Dental implants represent a significant investment for most people, which is why one of the most common questions people have about them is, “How long do dental implants last?” This, of course, is understandable—you want to make sure they’re worth the investment! Answering this question is a little more complicated than you might expect, though; read on to find out why.
Understanding Dental Implants
First, let’s talk about what we mean by the term “dental implants.” In dentistry, dental implant refers to the fixture that is surgically implanted into the jaw, but colloquially, people use the term to refer to the dental implant and the restoration that attaches to it.
The root of your tooth is replaced with the dental implant, and the crown (the portion of the tooth visible above the gumline) is replaced with the restoration. Depending on how many teeth you’re missing, the restoration could be one or more crowns, a bridge, or a fixed or snap-on denture. For traditional dental implants, a piece called an abutment connects the restoration and implant fixture.
All of this matters when we talk about how long dental implants last because the different components involved in an implant-based restoration have different lifespans.
How Long Will Dental Implants Last?
Dental implants are designed to be a permanent replacement for the roots of teeth that have been lost. Your jawbone and dental implants fuse together in a process known as osseointegration, which provides them with the same stability as your natural teeth. Dental implants can last a lifetime with proper care, good oral hygiene, and regular visits to the dentist, and most people with implants never need to have them replaced.
The best way to ensure that your dental implants last for decades to come is to follow the aftercare instructions you’re provided after your procedure. Poor oral hygiene habits, tobacco use, and not going to the dentist for regular preventive care can all lead to dental implant failure.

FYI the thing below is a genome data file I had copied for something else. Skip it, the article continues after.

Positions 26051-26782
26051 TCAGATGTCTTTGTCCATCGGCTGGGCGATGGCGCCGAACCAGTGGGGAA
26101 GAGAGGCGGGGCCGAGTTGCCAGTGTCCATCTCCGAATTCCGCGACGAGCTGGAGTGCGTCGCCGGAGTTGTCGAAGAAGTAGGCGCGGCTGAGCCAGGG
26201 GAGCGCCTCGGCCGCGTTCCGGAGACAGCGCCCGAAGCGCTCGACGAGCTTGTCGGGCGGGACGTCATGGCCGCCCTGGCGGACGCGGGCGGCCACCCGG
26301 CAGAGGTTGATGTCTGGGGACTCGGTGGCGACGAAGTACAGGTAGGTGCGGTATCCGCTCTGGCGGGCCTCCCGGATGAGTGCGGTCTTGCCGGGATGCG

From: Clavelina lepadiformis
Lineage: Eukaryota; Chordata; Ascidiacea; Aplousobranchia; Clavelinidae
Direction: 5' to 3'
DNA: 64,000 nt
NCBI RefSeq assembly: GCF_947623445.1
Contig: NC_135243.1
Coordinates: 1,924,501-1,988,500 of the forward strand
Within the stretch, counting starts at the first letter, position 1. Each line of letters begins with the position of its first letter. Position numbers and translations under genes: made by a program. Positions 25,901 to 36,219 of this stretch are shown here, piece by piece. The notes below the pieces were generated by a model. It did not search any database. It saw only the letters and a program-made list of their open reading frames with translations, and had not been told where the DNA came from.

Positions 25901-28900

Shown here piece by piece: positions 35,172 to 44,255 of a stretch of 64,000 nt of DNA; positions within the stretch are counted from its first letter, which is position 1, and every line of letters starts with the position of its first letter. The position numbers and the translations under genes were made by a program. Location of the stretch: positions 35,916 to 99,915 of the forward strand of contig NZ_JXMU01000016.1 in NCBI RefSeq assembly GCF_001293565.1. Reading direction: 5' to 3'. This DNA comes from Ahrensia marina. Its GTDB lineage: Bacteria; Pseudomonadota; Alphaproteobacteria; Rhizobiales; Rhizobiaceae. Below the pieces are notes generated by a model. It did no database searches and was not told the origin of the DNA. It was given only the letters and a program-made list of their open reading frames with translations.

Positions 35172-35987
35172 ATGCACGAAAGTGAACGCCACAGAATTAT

How Long Do Dental Implant Restorations Last?
Because they are used every single day for eating, the crowns, bridges, and dentures that are attached to dental implants are subjected to more stress and wear than the implants themselves, which means they have a shorter lifespan.
Jaw clenching, teeth grinding, and biting your nails or other non-food objects (like opening packages with your teeth) are all oral habits that can result in damage to your restorations. It's also important to choose a high-quality material for your restoration; lower-quality, inexpensive materials won't appear as natural and are more likely to break. Dr. Roisman provides only strong, durable restorations that are designed to stand the test of time.
A crown, denture, or bridge supported by implants can last 10 to 20 years, but they can last even longer if you practice good oral hygiene habits like brushing for two minutes twice a day, flossing at least once a day, and visiting the dentist every six months for dental cleanings and comprehensive oral evaluations. Although implant-supported restorations cannot get cavities, it's still necessary to brush them well to avoid plaque buildup, which harbors the bacteria that causes gum disease. Gum disease is one of the most common reasons for dental implant failure.